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- Knot Theory

  [Fred Curtis - Mar 2001]
This page is a tiny introduction to Knot Theory. It describes some basic concepts and provides links to my work and other Knot Theory resources.

[What is Knot Theory?] [My Interests] [Old papers I'm typing up] [References]

What is Knot Theory?

Knot theory is a branch of mathematics dealing with tangled loops. When there's just one loop, it's called a knot. When there's more than one loop, it's called a link and the individual loops are called components of the link. A picture of a knot is called a knot diagram or knot projection. A place where parts of the loop cross over is called a crossing. The simplest knot is the unknot or trivial knot, which can be represented by a loop with no crossings.

The big problem in knot theory is finding out whether two knots are the same or different. Two knots are regarded as being the same if they can be moved about in space, without cutting, to look exactly like each other. Such a movement is called an ambient isotopy - the ambient refers to moving the knot through 3-dimensional space, and isotopy is a scary word from topology for the continuous deformation of an object without cutting it or letting it pass through itself.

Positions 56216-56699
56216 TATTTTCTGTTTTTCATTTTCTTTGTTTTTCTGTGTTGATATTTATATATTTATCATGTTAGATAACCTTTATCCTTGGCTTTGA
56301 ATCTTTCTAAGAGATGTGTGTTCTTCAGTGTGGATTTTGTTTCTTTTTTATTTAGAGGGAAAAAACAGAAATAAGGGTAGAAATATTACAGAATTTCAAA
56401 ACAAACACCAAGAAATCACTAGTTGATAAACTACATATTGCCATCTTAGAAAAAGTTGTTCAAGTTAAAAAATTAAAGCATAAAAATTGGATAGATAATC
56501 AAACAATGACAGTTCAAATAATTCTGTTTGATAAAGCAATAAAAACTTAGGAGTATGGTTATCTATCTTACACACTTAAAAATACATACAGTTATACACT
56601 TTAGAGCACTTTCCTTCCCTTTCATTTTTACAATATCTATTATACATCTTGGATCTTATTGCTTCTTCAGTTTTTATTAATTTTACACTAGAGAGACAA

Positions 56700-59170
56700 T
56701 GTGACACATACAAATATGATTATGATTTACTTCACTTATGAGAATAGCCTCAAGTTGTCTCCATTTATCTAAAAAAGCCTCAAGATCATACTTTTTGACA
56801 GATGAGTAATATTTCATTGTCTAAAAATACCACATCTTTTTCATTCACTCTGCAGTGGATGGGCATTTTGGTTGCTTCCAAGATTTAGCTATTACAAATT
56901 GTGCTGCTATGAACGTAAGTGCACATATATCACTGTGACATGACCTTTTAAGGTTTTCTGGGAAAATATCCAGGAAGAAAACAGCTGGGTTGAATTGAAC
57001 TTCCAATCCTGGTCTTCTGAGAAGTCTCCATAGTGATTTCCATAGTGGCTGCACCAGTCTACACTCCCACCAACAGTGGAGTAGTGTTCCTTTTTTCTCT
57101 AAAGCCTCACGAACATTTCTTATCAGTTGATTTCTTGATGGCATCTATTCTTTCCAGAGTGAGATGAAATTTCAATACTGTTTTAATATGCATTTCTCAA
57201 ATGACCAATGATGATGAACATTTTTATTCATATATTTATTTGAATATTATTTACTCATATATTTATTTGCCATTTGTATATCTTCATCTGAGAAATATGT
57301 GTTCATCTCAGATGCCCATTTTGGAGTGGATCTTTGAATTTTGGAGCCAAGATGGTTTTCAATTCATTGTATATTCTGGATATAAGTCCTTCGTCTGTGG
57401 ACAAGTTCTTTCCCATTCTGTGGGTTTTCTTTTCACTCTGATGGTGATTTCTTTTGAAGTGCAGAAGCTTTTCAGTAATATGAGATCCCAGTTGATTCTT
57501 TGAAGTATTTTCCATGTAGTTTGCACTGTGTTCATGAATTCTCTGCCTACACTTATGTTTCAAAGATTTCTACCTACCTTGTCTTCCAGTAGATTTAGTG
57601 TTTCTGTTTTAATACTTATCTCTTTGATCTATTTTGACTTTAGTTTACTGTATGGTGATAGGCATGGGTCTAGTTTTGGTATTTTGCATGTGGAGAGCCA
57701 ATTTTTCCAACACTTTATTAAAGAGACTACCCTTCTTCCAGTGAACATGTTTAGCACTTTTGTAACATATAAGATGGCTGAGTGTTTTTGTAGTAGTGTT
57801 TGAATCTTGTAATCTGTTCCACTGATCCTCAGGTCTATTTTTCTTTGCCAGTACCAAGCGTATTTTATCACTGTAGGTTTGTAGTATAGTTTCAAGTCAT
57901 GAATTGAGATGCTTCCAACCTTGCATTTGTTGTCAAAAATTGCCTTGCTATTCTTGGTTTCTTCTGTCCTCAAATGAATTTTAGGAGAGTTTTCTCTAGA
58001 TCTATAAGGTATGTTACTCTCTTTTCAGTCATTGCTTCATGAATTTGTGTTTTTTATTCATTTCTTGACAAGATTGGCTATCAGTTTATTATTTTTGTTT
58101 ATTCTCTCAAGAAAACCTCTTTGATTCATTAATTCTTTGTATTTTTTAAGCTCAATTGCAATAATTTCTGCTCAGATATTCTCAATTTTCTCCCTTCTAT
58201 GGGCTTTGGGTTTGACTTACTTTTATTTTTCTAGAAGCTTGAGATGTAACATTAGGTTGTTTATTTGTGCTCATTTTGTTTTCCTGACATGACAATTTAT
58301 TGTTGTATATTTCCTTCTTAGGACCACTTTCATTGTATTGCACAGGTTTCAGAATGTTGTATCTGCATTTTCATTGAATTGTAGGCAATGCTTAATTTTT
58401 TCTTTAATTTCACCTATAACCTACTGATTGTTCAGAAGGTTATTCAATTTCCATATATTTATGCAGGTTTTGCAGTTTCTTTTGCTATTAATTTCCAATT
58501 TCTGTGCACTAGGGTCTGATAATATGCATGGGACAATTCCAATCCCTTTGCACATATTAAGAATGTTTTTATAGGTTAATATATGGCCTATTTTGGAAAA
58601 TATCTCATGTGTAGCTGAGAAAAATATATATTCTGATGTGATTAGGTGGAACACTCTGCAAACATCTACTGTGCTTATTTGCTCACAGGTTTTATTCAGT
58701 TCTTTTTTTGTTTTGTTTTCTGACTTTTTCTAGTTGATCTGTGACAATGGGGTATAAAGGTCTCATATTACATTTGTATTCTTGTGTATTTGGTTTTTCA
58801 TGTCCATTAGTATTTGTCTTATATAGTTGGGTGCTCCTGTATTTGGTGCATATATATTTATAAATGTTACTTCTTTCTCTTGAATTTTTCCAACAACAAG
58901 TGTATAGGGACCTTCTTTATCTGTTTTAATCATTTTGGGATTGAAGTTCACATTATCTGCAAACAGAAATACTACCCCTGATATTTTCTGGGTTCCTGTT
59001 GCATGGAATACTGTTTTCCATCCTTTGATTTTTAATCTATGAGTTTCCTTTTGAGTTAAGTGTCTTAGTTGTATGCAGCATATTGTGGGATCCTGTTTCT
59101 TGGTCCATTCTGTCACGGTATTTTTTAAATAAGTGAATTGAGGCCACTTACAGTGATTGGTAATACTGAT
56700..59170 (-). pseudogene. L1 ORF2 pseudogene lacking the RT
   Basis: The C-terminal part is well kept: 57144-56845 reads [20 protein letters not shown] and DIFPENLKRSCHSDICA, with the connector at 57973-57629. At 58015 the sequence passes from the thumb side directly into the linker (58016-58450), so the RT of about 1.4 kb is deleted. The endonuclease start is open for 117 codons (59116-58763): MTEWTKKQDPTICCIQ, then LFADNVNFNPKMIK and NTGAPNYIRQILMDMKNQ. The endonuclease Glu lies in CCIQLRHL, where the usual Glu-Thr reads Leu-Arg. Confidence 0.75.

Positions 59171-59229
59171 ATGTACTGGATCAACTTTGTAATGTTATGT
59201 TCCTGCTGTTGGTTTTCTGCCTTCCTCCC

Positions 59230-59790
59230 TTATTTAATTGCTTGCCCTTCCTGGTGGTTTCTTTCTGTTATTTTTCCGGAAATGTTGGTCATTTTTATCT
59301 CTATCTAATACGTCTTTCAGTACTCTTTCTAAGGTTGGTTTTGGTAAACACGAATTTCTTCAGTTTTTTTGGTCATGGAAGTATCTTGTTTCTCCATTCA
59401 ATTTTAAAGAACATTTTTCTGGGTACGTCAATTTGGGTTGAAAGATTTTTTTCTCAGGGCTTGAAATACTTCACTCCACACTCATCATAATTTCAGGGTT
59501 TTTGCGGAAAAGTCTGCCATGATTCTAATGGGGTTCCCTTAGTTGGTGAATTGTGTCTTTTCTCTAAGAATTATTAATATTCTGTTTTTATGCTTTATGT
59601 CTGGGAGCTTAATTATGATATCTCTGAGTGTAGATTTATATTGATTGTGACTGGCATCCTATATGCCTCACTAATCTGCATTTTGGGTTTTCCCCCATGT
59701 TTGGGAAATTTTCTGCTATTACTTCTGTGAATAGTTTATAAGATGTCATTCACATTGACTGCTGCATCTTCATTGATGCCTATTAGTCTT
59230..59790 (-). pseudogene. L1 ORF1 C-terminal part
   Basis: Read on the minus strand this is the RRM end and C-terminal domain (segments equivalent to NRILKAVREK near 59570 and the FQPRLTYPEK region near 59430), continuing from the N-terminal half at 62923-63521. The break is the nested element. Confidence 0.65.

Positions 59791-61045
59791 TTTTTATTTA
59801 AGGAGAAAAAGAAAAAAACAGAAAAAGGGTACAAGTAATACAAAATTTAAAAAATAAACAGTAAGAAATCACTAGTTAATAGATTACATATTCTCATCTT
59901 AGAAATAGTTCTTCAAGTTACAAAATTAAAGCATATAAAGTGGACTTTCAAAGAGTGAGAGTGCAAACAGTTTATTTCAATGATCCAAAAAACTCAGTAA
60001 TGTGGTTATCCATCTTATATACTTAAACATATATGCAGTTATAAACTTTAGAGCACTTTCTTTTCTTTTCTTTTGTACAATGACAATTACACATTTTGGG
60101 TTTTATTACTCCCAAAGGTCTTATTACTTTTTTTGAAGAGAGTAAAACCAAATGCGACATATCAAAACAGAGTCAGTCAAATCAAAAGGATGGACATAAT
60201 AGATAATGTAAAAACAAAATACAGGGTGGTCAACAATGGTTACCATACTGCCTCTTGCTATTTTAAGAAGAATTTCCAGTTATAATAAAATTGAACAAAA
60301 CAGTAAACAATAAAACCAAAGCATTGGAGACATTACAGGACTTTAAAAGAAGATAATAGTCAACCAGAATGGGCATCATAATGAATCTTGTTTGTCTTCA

Kurt Reidemeister showed in 1932 that any diagram of a knot can be turned into any other diagram of the same knot using a kit of 3 moves called the Reidemeister Moves. Unfortunately, for the purposes of working out whether two knots are the same, it can take an enormous number of Reidemeister moves to get from one diagram to another. Any attempt to untangle the Monster diagram with Reidemeister moves involves a temporary increase in the number of crossings.

A special case of working out whether two knots are the same is the problem of working out whether a given knot is the unknot. Wolfgang Haken devised a procedure in 1954, published in 1961, but it takes an enormous amount of effort for any but the simplest inputs [Hass99].

An excellent introductory book for knot theory is [Adams94]. A good on-line introduction is ThinkQuest Knot Theory. A comprehensive page of high-quality sites is Peter Suber's Knot Links.

My Interests

Old papers I'm typing up


  • [Adams94] Colin C. Adams. The Knot Book - An Elementary Introduction to the Mathematical Theory of Knots. W. H. Freeman and Company, New York, 1994.
  • [Hass99] Joel Hass, Jeffrey C. Lagarias, Nicholas Pippenger. The Computational Complexity of Knot and Link Problems. Journal of the ACM, Vol. 46, No. 2 (March 1999), p.185 [Postscript preprint]
A link with two components
The Unknot, the simplest knot, can be drawn with no crossings
The Monster - a diagram of the unknot. Can you untangle it? Give up?
Trefoil knots - these can't be untangled into the unknot, and the two mirror-image versions can't be deformed into one another
Type I Reidemeister Move
Type II Reidemeister Move
Type III Reidemeister Move

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